Auckland's water supply dams in the Waitākere Ranges have plunged to only around 30 per cent of their capacity, as dramatic pictures emerge showing one dam that has almost dried up since February.

Photographs taken from the same spot on February 7 and May 8 show the Upper Nihotupu dam, off the road to Piha, has shrunk in just three months from near-normal water levels to exposing huge empty slopes between the tree line and water.

Titirangi resident Scott Downie, who took both photos, has lived and walked in the area all his life and has never seen the water level so low. He is 33.

"In my living memory, I have never seen such a difference," he said.


Dael Armstrong-West, who was with Downie when he took the latest photo on Friday, said she was "gobsmacked".

"We couldn't believe it. We almost cried," she said.

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Watercare's website shows that the water level in the dam in the week ending May 3 was just 30 per cent of capacity, the second-lowest of Auckland's 10 water supply dams.

The Upper Nihotupu dam on May 8. Photo / Scott Downie
The Upper Nihotupu dam on May 8. Photo / Scott Downie

Watercare media liaison adviser Maxine Clayton said it was now down to 29 per cent.

The other four dams in the Waitākeres ranged between 29 and 36 per cent of capacity at May 3.

However, the average across all 10 Auckland dams was 46.3 per cent because five dams in the Hunua Ranges were at between 42 and 100 per cent of capacity.

Watercare says there was only 22mm of rain in the Waitākeres in the seven days to May 3 compared with a historical monthly average of 160mm, but the Hunua dams received 60.5mm in the week to May 3 against a historical monthly average of 149mm.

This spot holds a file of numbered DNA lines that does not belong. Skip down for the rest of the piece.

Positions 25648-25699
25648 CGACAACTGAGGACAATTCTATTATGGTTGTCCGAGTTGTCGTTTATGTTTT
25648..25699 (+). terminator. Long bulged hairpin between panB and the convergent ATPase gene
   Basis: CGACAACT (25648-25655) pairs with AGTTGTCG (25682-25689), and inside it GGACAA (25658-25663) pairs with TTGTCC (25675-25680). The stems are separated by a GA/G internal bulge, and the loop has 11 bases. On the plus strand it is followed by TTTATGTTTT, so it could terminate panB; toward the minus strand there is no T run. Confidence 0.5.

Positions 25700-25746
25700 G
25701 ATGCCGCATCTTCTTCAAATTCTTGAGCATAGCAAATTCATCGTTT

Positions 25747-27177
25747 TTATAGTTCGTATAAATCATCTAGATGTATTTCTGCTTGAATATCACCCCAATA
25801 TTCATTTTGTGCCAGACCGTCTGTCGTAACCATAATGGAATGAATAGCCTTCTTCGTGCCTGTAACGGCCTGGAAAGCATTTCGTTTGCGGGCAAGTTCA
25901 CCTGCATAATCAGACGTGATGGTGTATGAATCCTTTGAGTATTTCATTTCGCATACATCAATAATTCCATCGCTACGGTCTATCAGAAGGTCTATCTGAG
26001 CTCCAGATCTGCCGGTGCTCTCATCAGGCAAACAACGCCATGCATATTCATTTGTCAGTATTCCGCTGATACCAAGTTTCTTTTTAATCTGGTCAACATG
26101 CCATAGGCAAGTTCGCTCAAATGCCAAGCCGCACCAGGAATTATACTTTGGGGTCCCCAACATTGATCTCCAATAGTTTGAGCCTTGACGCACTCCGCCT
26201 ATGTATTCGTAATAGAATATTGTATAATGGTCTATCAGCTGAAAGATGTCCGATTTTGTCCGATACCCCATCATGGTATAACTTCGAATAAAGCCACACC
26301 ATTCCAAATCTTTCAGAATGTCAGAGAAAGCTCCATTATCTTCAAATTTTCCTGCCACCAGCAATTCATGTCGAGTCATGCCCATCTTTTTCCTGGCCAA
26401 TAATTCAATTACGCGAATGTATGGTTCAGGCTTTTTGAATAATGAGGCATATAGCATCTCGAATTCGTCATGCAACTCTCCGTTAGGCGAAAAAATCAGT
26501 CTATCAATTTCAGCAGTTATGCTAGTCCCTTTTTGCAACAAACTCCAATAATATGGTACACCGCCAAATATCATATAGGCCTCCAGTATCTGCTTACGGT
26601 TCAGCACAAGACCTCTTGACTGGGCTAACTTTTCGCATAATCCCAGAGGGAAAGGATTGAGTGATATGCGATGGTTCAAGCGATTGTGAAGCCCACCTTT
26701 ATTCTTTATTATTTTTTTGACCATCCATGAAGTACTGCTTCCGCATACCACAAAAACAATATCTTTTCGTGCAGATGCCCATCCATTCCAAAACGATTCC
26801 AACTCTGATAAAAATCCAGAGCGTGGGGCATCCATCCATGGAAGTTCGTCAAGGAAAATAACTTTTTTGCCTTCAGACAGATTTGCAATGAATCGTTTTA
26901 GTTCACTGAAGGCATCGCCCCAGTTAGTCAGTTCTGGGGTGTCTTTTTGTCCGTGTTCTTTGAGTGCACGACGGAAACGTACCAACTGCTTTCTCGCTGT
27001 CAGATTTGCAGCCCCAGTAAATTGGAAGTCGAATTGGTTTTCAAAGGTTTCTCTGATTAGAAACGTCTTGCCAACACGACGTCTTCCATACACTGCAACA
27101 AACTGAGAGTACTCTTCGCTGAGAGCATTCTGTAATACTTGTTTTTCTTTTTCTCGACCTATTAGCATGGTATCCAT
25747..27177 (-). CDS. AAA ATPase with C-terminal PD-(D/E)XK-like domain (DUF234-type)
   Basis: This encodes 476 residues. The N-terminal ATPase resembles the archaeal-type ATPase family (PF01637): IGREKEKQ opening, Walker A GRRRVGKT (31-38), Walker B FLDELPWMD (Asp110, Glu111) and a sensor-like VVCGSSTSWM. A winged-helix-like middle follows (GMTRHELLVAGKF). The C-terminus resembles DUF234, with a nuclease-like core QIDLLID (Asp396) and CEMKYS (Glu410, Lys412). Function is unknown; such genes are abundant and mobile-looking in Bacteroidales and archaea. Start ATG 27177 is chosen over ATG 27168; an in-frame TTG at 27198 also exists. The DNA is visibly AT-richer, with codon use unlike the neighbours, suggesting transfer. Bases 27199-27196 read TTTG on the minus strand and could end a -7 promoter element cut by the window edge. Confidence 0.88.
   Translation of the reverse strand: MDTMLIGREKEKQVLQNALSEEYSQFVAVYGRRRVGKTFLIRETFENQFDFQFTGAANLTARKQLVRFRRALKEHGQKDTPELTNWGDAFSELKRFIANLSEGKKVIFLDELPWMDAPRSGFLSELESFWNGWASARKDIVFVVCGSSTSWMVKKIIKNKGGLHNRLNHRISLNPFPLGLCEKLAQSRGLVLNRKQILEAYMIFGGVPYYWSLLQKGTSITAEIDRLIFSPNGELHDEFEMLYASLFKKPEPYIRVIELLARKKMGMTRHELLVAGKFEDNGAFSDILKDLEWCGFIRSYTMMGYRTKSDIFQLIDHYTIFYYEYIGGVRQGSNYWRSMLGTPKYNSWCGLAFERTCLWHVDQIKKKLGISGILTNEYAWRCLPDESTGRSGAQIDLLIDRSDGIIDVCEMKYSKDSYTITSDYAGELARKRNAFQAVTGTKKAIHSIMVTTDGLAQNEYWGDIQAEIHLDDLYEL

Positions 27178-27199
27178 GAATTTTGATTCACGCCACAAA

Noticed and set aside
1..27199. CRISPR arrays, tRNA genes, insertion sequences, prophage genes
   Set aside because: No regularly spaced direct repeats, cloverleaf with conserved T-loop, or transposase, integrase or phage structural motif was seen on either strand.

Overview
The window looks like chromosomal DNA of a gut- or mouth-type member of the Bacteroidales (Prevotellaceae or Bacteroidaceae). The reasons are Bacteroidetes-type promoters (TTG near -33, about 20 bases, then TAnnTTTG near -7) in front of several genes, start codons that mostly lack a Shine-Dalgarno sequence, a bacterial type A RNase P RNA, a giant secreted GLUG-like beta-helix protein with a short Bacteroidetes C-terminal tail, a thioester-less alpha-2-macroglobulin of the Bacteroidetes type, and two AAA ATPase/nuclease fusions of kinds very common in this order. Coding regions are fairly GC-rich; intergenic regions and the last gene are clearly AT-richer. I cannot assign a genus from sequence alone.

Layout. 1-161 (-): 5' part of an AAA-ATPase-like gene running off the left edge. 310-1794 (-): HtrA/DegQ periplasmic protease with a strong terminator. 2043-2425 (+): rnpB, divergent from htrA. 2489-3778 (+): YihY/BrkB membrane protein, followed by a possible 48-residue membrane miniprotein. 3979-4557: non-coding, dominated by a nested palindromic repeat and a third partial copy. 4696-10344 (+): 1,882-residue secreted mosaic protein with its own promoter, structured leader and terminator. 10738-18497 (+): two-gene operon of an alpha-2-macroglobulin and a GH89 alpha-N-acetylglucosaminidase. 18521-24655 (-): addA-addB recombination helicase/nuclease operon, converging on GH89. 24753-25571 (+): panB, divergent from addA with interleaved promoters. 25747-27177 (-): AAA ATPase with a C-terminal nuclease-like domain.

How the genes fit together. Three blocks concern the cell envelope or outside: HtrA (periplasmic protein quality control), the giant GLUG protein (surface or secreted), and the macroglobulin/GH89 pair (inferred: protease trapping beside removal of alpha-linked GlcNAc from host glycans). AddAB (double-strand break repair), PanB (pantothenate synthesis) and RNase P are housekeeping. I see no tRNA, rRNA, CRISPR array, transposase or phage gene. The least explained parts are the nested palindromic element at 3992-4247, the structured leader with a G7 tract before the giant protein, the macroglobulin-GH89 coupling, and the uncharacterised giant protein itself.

Overall water levels across all 10 dams is now 45 per cent of capacity compared with a historical norm for this time of year of 75 per cent.

The Upper Nihotupu Dam on February 7. Photo / Scott Downie
The Upper Nihotupu Dam on February 7. Photo / Scott Downie

This is the lowest average since the summer of 1993-94, when water levels fell below 40 per cent and severe water restrictions were imposed, leading to the decision to build a pipeline from the Waikato River to boost Auckland's supply.

"We haven't had any rain over the weekend - it was gorgeous weather but there's a downside to that," Clayton said.

Downie said the sight of the Upper Nihotupu dam brought home the reality of the crisis.

"I've heard in new news media about lowering water reservoirs, but seeing it has put a perspective on it for me personally and made me really watch what water I'm using, so I've cut showers down and I'm not wasting water," he said.

Watering gardens, washing cars and waterblasting will be prohibited from May 16 in the first of three planned stages of escalating restrictions if there is no significant rainfall.


Stage 1 will also prohibit the watering of sports fields, plants or paddocks unless an irrigation system is fitted with soil moisture or rain sensors, and require car washes to operate only if they use recyclable water.